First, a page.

“Turn one on the slowdown lap was incredulous. Turn two, I started crying, Turn five, I screamed,” he said. “To be honest, I can’t believe it. You try something all your life – the one thing you think about 90% of the time – and when it finally happens you don’t believe it because you’ve been wrong so many times.
“I’m sorry to look like a big softy on TV. I tried to fight the tears, but when I heard everyone in the pit lane clapping me, I couldn’t hold back. I try to be the most sincere person I can be. I know a lot of people want me to do good, so it meant a lot today. Dreams come true – it’s damn cool! “
Miller revealed that the person who made the greatest success of his career so far was Lucy Crutchlow, the wife of his closest racing friend, Cal Crutchlow.
“The criticism I’ve had over the past few weeks has not been easy to live with. I was angry, frustrated, and didn’t trust myself. I am going to say a massive thing. I now have a new life coach. It used to be my mom, but now it’s Lucy who’s been calling me out of the blue all weekend and telling me, “You’re damn good! You can do it!’. Pretty aggressive! That’s why I have to thank her very much. It feels good to hear things like that because you need them sometimes, because at the end of the day we are all human and we all have doubts. “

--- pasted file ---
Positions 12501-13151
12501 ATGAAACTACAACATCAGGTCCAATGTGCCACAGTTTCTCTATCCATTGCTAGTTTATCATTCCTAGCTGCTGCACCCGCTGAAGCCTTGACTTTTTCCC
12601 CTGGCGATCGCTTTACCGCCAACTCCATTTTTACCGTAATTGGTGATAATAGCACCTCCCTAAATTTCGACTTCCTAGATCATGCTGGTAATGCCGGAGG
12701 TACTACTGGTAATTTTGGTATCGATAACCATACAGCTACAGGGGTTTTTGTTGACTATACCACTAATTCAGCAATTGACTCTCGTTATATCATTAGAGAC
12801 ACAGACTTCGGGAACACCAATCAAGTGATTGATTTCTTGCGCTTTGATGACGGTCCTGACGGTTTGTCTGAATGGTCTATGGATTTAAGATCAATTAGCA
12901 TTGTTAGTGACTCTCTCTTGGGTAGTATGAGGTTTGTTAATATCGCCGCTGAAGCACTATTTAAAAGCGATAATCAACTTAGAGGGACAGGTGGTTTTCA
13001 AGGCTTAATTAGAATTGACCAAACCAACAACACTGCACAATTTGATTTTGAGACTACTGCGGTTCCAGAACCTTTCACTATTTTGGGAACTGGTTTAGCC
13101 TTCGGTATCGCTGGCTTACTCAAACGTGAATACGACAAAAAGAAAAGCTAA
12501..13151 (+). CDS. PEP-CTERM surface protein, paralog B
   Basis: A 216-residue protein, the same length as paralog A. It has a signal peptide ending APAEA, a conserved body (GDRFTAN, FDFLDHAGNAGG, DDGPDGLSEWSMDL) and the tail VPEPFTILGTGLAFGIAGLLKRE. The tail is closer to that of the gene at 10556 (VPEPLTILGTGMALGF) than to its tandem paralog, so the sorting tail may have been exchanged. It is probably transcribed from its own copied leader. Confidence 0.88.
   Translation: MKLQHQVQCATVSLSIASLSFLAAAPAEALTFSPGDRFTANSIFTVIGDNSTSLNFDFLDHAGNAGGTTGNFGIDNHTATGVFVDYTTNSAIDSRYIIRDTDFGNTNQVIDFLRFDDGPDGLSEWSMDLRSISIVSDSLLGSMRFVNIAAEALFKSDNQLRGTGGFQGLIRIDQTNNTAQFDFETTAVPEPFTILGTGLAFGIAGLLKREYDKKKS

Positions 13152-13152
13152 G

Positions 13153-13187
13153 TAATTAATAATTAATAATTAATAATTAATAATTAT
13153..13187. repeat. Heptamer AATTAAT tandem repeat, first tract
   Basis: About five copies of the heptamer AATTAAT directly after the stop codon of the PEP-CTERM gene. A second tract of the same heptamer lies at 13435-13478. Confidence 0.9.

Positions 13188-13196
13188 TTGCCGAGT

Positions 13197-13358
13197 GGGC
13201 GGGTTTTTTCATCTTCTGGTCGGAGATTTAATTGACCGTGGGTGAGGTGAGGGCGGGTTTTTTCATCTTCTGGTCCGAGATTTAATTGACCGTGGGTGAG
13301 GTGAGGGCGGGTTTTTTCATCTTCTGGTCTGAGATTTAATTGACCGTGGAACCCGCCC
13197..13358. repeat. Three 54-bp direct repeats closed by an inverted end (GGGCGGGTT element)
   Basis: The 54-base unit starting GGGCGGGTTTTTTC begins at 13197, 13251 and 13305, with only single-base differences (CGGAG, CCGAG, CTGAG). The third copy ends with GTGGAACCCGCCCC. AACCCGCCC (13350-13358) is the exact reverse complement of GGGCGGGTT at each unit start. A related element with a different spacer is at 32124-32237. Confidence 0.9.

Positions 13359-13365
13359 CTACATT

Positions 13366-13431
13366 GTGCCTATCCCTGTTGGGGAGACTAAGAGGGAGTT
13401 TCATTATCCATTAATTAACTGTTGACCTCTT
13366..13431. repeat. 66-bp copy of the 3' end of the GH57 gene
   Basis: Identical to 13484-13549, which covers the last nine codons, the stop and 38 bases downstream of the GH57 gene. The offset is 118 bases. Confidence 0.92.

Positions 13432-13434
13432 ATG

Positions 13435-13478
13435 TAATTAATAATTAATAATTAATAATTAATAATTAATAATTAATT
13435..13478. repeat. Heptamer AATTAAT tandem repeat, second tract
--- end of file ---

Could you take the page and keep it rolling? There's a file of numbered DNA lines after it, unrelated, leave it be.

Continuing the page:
Though Ducati hadn’t won at Jerez since Loris Capirossi won the championship opening round in 2006, Miller denied that Gigi Dall’Igna and his engineers had only just found the secret to winning there.
“We proved last year that this can be a Ducati circuit – [Andrea] Dovizioso and I were third and fourth in the first race here last year and Pecco could have won here if he hadn’t had this mechanic. This year’s bike is pretty similar and works pretty well here. “
Miller spent much of the 25 laps chasing after a burning Fabio Quartararo, who was working his way forward so quickly and clinically that a third straight win seemed assured. All Miller could do was chase and use the Frenchman’s speed to pull him out of the pack so he could at least take his first podium of the year.
“I thought Fabio was going to destroy us so I kicked the hook to be dragged around a couple of laps to get a good enough gap so that I could wiggle around in the final laps and get a podium. Then he didn’t go away anymore. The biggest surprise was when I got around the loop after passing him. I saw +0.6 on my board – thought you were kidding! “